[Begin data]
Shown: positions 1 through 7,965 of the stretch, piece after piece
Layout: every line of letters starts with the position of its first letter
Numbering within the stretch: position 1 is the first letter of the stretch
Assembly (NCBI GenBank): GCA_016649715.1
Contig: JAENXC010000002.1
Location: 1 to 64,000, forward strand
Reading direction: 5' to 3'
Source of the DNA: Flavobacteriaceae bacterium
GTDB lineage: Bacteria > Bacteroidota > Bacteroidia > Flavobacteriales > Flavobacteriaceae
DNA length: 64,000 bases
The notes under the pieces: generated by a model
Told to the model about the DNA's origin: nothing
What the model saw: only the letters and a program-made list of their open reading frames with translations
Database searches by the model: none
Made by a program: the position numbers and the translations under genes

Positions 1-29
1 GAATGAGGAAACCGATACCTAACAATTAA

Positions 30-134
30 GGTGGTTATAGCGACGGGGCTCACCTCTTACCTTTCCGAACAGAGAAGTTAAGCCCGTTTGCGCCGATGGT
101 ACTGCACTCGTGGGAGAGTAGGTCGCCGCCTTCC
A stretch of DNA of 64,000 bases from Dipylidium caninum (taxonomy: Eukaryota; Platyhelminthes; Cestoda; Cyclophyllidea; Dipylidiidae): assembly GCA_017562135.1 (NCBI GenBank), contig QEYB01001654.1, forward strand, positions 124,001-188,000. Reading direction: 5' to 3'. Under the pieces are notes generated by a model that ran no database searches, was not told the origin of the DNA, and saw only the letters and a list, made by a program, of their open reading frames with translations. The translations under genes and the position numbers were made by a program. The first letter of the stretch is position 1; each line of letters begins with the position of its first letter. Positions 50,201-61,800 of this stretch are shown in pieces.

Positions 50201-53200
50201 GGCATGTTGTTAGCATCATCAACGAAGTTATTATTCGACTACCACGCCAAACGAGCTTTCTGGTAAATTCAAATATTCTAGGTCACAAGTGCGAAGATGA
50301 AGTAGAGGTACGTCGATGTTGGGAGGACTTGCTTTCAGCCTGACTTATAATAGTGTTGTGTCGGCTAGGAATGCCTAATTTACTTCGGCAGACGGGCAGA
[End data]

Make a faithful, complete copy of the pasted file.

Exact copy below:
Shown: positions 1 through 7,965 of the stretch, piece after piece
Layout: every line of letters starts with the position of its first letter
Numbering within the stretch: position 1 is the first letter of the stretch
Assembly (NCBI GenBank): GCA_016649715.1
Contig: JAENXC010000002.1
Location: 1 to 64,000, forward strand
Reading direction: 5' to 3'
Source of the DNA: Flavobacteriaceae bacterium
GTDB lineage: Bacteria > Bacteroidota > Bacteroidia > Flavobacteriales > Flavobacteriaceae
DNA length: 64,000 bases
The notes under the pieces: generated by a model
Told to the model about the DNA's origin: nothing
What the model saw: only the letters and a program-made list of their open reading frames with translations
Database searches by the model: none
Made by a program: the position numbers and the translations under genes

Positions 1-29
1 GAATGAGGAAACCGATACCTAACAATTAA

Positions 30-134
30 GGTGGTTATAGCGACGGGGCTCACCTCTTACCTTTCCGAACAGAGAAGTTAAGCCCGTTTGCGCCGATGGT
101 ACTGCACTCGTGGGAGAGTAGGTCGCCGCCTTCC
A stretch of DNA of 64,000 bases from Dipylidium caninum (taxonomy: Eukaryota; Platyhelminthes; Cestoda; Cyclophyllidea; Dipylidiidae): assembly GCA_017562135.1 (NCBI GenBank), contig QEYB01001654.1, forward strand, positions 124,001-188,000. Reading direction: 5' to 3'. Under the pieces are notes generated by a model that ran no database searches, was not told the origin of the DNA, and saw only the letters and a list, made by a program, of their open reading frames with translations. The translations under genes and the position numbers were made by a program. The first letter of the stretch is position 1; each line of letters begins with the position of its first letter. Positions 50,201-61,800 of this stretch are shown in pieces.

Positions 50201-53200
50201 GGCATGTTGTTAGCATCATCAACGAAGTTATTATTCGACTACCACGCCAAACGAGCTTTCTGGTAAATTCAAATATTCTAGGTCACAAGTGCGAAGATGA
50301 AGTAGAGGTACGTCGATGTTGGGAGGACTTGCTTTCAGCCTGACTTATAATAGTGTTGTGTCGGCTAGGAATGCCTAATTTACTTCGGCAGACGGGCAGA